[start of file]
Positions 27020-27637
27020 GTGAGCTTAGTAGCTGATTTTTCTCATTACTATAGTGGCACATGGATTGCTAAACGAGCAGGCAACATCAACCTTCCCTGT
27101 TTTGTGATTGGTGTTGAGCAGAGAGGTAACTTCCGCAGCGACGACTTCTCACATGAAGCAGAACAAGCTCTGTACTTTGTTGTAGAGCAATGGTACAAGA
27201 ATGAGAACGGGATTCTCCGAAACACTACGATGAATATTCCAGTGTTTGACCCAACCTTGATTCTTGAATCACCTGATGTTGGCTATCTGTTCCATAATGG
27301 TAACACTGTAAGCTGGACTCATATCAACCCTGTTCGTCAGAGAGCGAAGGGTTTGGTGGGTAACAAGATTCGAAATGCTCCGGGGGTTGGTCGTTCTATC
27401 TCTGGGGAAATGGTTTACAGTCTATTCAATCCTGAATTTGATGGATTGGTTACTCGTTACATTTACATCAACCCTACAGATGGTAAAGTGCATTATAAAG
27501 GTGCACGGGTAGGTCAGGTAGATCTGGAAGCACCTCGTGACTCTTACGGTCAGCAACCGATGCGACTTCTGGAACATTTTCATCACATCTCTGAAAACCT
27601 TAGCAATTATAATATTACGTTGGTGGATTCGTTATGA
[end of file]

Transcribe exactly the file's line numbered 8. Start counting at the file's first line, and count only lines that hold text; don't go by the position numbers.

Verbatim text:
27601 TAGCAATTATAATATTACGTTGGTGGATTCGTTATGA